Home / Awards / Gems and Longshots in Oscar's Foreign-Language Race

Gems and Longshots in Oscar's Foreign-Language Race

Our second batch of foreign reviews runs from the sublime (Hungary) to the ridiculous (Greece)

Academy voters who've volunteered to view and rate the 63 submissions in the Best Foreign-Language Film category are nearing the halfway point in their three-month job, on a short holiday break before screenings start up again at the end of the month.

I'm also trying to see as many of the entries as possible, and my first installment of mini-reviews covered the first eight entries I saw, which included the marvelous "Pina," the critical favorites "Le Havre" and "A Separation," the can't-miss prospect "In Darkness," and the brutal "Elite Squad: The Enemy Within."  

Also read: Reviewing Oscar's Foreign-Language Contenders: Sure Things & Longshots

BullheadThis time I've added 10 more, including Greece's followup to the controversial nominee "Dogtooth," China's WWII epic starring Christian Bale, Belgium's AFI Fest award winner, and a Hungarian entry that is one of the most stunning films I've seen this year, though it'll probably need a boost from the hand-picked executive committee that will add three films to the general committee's six favorites to make up a nine-movie shortlist.

Also reviewed: entries from Austria, Canada, Denmark, the Netherlands, Norway and Switzerland.

I have also begun adding my takes on these films to TheWrap's master list of the eligible films.

Also read: Oscar's Foreign-Language Submissions: The Master List (Updated with Reviews)

BreathingAustria: "Breathing"
Director: Karl Markovics
The directorial debut from actor Markovics, "Breathing" follows a sullen and uncommunicative juvenile-facility inmate who takes a day-release job collecting, moving and preparing corpses as part of a morgue crew. With his main character's claustrophobia and chest-tightening panic as recurring motifs, Markovics counts on his slow-paced storytelling to subtly draw in viewers – which, for the most part, it does.

"Breathing" is a wonderfully quiet, composed and meticulous look at crippling isolation, tentative connection and the various shades in between. It got under my skin, though I wonder if foreign-language voters (who'll see it as the first half of a double bill with a war film from Kazakhstan) will go for its subtlety over its more aggressive and showier competition.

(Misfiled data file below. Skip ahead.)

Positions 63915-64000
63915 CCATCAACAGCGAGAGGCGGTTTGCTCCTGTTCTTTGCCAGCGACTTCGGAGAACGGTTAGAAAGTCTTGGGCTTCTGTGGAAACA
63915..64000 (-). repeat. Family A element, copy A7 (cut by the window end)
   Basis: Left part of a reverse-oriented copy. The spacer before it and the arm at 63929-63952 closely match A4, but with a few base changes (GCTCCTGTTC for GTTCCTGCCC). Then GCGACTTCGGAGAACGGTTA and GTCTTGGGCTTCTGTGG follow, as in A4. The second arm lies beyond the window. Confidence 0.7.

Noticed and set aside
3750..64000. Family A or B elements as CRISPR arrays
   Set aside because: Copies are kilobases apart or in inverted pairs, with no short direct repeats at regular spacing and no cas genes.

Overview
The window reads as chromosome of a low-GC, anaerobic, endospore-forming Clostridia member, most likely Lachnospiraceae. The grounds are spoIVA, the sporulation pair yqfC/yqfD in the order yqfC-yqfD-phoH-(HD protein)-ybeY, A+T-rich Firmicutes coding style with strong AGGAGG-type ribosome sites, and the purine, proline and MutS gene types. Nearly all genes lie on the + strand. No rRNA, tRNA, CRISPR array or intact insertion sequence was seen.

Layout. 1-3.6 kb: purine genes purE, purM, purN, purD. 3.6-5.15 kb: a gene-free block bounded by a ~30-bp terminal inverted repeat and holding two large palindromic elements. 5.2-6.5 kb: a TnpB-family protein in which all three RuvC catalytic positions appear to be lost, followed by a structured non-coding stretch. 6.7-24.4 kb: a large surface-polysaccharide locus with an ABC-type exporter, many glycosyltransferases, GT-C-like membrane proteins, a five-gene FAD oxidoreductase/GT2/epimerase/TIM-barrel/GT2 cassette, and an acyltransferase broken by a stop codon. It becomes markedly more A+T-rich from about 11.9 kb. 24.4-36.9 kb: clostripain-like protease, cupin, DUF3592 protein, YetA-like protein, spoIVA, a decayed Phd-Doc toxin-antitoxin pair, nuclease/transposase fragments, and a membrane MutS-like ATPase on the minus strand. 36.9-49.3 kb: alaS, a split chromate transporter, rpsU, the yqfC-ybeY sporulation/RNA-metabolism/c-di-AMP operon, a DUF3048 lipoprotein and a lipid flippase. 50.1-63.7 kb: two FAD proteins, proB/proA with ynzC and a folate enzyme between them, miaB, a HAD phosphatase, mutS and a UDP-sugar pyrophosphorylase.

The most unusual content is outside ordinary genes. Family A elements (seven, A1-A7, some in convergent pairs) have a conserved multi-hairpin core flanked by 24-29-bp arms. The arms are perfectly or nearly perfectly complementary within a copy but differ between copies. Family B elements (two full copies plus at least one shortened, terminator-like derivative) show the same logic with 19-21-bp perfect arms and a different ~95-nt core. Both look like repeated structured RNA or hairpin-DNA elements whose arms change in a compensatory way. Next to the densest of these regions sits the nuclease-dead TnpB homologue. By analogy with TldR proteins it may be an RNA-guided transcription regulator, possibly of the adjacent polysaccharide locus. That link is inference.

Belgium: "Bullhead" (photo at top)
Director: Michael Roskam
It's not film noir, it's farm noir. Roskam's film starts out as a black comedy and turns into a dark drama about a gallery of characters – crooks, cops and the occasional innocent bystander – intersecting with what its director calls "the Belgian hormone mafia." (Apparently, there really is such a thing.)

The film is visceral, tough, intermittently funny and occasionally affecting, with a style that seems to be as pumped full of steroids and hormones as its characters, both human and bovine. About a third of the way in, though, an incident with a young boy takes place that is so horrific that it tips the scales and makes a fairly dense plot involving the cattle hormone traffickers, an informant and a police investigation seem thoroughly secondary. At that point the film turns into one character's tragic arc – which works, given a strong central performance from Matthias Schoenaerts, but which also makes much of the film seem beside-the-point.

Roskam is stirring up interest in Hollywood with a strong and, um, meaty approach inspired by Michael Mann, but "Bullhead" isn’t always an easy sit. I have to wonder if Belgian wouldn't have had better odds choosing "The Kid With a Bike" by the Dardenne brothers, a friendlier film from directors whose unassailable reputation would carry more weight with the executive committee.

Monsieur LazharCanada: "Monsieur Lazhar"
Director: Philippe Falardeau
The story of an Algerian immigrant teacher who takes over a traumatized fifth-grade class after the suicide of their former teacher, "Monsieur Lazhar" is in some ways vaguely reminiscent of the 2008 French entry (and Oscar nominee) "The Class," but with better-behaved kids, a less-accomplished teacher and significantly less grit in the shooting style,

The winner of awards at 11 different film festivals, Falardeau's film is subtle, understated and free of the usual classroom-drama clichés; Lazhar (played by the French comic Fellag) is no Mr. Chips or John Keating ("Dead Poet's Society") inspiring and saving his kids, but a good man uneasily making his way through a difficult situation with equal parts heart and bluff. After the screening I saw (not an official AMPAS screening, but one nonetheless filled with Oscar voters), the buzz was strong.  

Flowers of WarChina: "The Flowers of War"
Director: Zhang Yimou
The Chinese entry has the biggest stateside movie star in any of the foreign films in Christian Bale, who plays a reluctant American hero in the 1937 "rape of Nanking" by the invading Japanese army. Bale is responsible for much of the film's English dialogue, which reportedly makes up about 40 percent of its running time and comes close to disqualifying it in this category.

The brutal Japanese attack on and occupation of Nanking, in which hundreds of thousands were killed and vast numbers of Chinese women systematically raped by the occupying soldiers, is certainly a subject for a tough but great film: In fact, such a film was made two years ago with Chuan Lu's devastating and monumental "City of Life and Death," which was not submitted to the Academy. "The Flowers of War" tells a smaller, more personal story, centering on a group of schoolgirls that Bale's character reluctantly protects, and a group of prostitutes who become unexpected allies.

The film is heartbreaking and unsettling, if openly manipulative; it's not entirely Yimou's fault that it doesn't pack the overwhelming punch of "City of Life and Death." But for those who've seen that earlier film, it's irresistible to wish that China would have submitted that  telling of the story.

SuperclasicoDenmark: "Superclasico"
Director: Ole Christian Madsen
What hath "Simple Simon" wrought? That quirky Swedish comedy made the shortlist last year, and now at least two Scandinavian countries have followed suit with lighter entries of their own. (See Norway's "Happy, Happy" later in this piece.)